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Old 05-20-2008, 11:20 AM   #1 (permalink)
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Chysler patent raises technical question about injector accuracy

I hope this is an appropriate place for this question. I think it is.

I think a major advantage of MPGuino is that it reads the injectors directly. It's pretty clear that doing indirect calculations based on OBD2 airflow data (e.g., SG) will yield results that aren't always perfectly accurate. And I think a high level of accuracy is actually important, given the intended use of these products.

For example, I would really like to know what happens when I add cargo, or change tires, or drive into a headwind, or do all sorts of major and minor aero mods. I won't have confidence in these observations (and therefore I won't bother making them) unless I have an instrument that delivers impressive accuracy.

I figure reading the injectors is a great way to do that. But I'm posting here because I just stumbled across a patent that raises interesting questions.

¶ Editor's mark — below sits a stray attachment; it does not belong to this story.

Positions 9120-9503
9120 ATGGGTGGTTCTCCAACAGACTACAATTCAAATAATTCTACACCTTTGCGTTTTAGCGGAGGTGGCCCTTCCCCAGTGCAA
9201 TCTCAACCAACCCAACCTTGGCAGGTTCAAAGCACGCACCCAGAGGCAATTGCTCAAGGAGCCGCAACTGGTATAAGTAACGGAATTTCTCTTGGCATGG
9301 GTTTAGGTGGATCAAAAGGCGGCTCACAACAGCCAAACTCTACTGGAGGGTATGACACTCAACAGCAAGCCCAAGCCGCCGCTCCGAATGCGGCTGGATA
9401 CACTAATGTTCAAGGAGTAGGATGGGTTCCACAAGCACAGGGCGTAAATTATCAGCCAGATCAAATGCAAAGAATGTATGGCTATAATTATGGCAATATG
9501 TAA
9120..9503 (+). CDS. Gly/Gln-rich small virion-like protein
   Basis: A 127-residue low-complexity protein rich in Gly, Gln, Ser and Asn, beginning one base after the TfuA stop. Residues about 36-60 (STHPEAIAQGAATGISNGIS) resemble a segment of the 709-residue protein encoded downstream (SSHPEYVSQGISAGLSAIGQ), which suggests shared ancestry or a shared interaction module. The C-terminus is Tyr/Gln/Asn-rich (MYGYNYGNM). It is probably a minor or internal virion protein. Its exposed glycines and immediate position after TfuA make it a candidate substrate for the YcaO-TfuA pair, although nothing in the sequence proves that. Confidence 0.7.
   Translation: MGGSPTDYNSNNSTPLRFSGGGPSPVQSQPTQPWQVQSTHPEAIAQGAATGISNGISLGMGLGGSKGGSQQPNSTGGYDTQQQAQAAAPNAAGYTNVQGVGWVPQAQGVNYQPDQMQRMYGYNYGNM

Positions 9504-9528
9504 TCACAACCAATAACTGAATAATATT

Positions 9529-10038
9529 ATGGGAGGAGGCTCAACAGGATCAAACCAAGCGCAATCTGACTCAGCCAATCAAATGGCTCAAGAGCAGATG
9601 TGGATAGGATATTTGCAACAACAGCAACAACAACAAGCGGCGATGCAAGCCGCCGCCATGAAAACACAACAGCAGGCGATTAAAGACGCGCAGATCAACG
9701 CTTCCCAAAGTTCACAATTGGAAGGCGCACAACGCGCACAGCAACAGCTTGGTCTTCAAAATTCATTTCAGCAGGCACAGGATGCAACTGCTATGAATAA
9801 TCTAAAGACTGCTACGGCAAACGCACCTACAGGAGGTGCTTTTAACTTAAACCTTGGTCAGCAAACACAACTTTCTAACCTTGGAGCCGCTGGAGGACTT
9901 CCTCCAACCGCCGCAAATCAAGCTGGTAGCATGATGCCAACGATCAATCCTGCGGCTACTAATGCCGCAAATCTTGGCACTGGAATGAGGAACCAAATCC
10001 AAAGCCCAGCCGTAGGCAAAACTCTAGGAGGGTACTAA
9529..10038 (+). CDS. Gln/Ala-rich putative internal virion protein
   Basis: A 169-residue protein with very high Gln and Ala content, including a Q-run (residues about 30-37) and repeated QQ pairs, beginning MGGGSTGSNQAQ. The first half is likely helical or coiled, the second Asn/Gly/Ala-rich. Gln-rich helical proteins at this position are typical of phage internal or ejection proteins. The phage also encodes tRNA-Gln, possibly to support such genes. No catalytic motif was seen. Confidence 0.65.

The patent was published in 2000, and it belongs to Chrysler. It's called "Method for calculating fuel economy using manifold air pressure (MAP) and fuel rail temperature."

Here's the abstract: "A method for determining an approximate, instantaneous fuel economy of a gasoline powered motor vehicle. The method involves determining a nominal fuel flow through fuel injectors of the vehicle's engine under static pressure conditions and adding to this value a determined additional quantity of fuel flow through the injectors which is caused by dynamic conditions such as engine rpm, vehicle speed, etc. The additional quantity of fuel flow is determined in part by monitoring a pressure drop across the intake manifold of the vehicle. The temperature of the fuel and the octane rating of the fuel are estimated and used to help determine a fuel density value. The fuel density value is then used to determine a total volume of fuel used. The total volume of fuel used is then ratioed with distance information to provide a fuel economy value."

They're monitoring the injectors, but they're saying that some other factors (e.g., fuel temperature and manifold pressure) need to be taken into account in order to improve the accuracy.

Anyway, I just thought this might be interesting to ponder. I'm sure MPGuino is going to have terrific accuracy (at least compared to SG, which is going to be the typical comparison, I think). But questions about this might arise, so it might be good to think about whether there's knowledge in this patent that can be used to improve MPGuino, or to help users understand how to use MPGuino more effectively.

The patent is here:

I notice there are lots of other patents in this field, but this one struck me as particularly interesting and perhaps relevant to MPGuino.

I'm very curious about what folks think of this.

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